Green Tea Feature Part 1: For Japan’s Number One Green Tea, look no further than Itoen’s Oi Ocha!

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Written by Editorial department

Green tea represents the soul of traditional Japanese culture. It is also enjoyable for the pronounced sweet and bitter tastes that belie its simplicity. And its reported positive effects on both health and beauty make it a very popular souvenir. However, you may well feel somewhat lost when choosing the right green tea product. With that in mind, I have decided to introduce the charms of green tea in all six upcoming issues.

As this is Part One, what better a way to start than by introducing the Number One Japanese green tea brand: Oi Ocha? The company behind it is Japan’s most famous green tea firm, Itoen, whose name has become synonymous with green tea itself. Thirty years ago, at a time when people generally brewed green tea in a pot of hot water, Itoen released the world’s first canned green tea drink, Oi Ocha. The years since then have seen Itoen instill a fresh form of green tea culture among the Japanese.

The best thing about Oi Ocha is that it’s delicious, good for your health and easy to drink. Japanese hearts had strayed away from green tea in the days when it was cumbersome to brew, but Oi Ocha has helped win those hearts back. The present day sees Oi Ocha sold in all shapes and forms, for all intents and purposes. It can not only be found in cans and plastic bottles, but also in teabags and powdered form, ready to be dissolved in hot or regular water. In fact, powdered green tea has also become the perfect trip souvenir because it’s so easy to carry home.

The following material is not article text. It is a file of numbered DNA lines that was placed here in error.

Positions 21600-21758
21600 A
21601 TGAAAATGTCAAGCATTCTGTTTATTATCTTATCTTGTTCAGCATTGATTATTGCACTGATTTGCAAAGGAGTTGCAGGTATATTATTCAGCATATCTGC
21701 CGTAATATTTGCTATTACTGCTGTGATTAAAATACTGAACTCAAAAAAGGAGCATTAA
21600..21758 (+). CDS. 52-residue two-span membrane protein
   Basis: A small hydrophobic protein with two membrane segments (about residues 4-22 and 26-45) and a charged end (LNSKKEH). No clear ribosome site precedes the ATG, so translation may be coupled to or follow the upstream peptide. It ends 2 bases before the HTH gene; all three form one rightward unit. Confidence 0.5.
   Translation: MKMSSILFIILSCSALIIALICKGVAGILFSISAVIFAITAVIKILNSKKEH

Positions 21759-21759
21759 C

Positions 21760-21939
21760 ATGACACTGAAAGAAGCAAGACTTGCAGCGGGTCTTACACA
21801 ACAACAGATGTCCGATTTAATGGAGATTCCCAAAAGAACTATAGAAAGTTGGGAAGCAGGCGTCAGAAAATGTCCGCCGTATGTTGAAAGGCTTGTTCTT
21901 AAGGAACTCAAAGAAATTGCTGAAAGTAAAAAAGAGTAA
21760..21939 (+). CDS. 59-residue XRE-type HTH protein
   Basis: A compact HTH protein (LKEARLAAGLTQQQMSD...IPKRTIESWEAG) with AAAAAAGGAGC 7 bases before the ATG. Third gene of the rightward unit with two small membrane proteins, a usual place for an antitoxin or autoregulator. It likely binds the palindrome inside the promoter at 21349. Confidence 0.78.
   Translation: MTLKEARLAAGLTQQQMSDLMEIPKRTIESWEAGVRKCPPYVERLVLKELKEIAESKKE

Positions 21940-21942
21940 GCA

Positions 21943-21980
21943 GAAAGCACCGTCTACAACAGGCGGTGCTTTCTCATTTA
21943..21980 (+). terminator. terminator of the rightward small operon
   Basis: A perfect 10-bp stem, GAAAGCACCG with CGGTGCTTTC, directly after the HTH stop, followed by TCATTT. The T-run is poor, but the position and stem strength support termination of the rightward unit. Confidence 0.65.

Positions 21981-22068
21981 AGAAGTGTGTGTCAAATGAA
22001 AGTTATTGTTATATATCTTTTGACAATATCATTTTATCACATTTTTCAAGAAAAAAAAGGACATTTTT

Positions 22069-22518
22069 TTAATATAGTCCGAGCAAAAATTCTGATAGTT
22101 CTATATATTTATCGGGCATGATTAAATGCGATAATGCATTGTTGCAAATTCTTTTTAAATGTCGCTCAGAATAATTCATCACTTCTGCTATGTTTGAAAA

Oi Ocha may be quick and easy to drink, but it can also be relied upon for good taste. In its pursuit of deliciousness, Itoen made sure to develop original ingredients while also preserving the original taste and scent of green tea. Not only is the color a nice, vivid green, but the taste is very satisfying – even to a writer like me who really loves tea. Similar green teas are sold by other companies, but we can safely say that Itoen continues to defend its Number One position in the market. I’d encourage everybody reading this to drink Itoen’s Oi Ocha. I’m sure, like me, you’ll really notice its finest features and nod your head approvingly.

I don’t want to promote green tea as part of the Japanese cultural experience, but rather as something you can drink on a daily basis. After all, it’s both really delicious and good for your health. And you needn’t even worry if you’re without a brewing pot because, as I wrote above, Oi Ocha is also available in powdered form. And as it’s so easy to buy in convenience stores, there’s every reason to check it out when you come to Japan.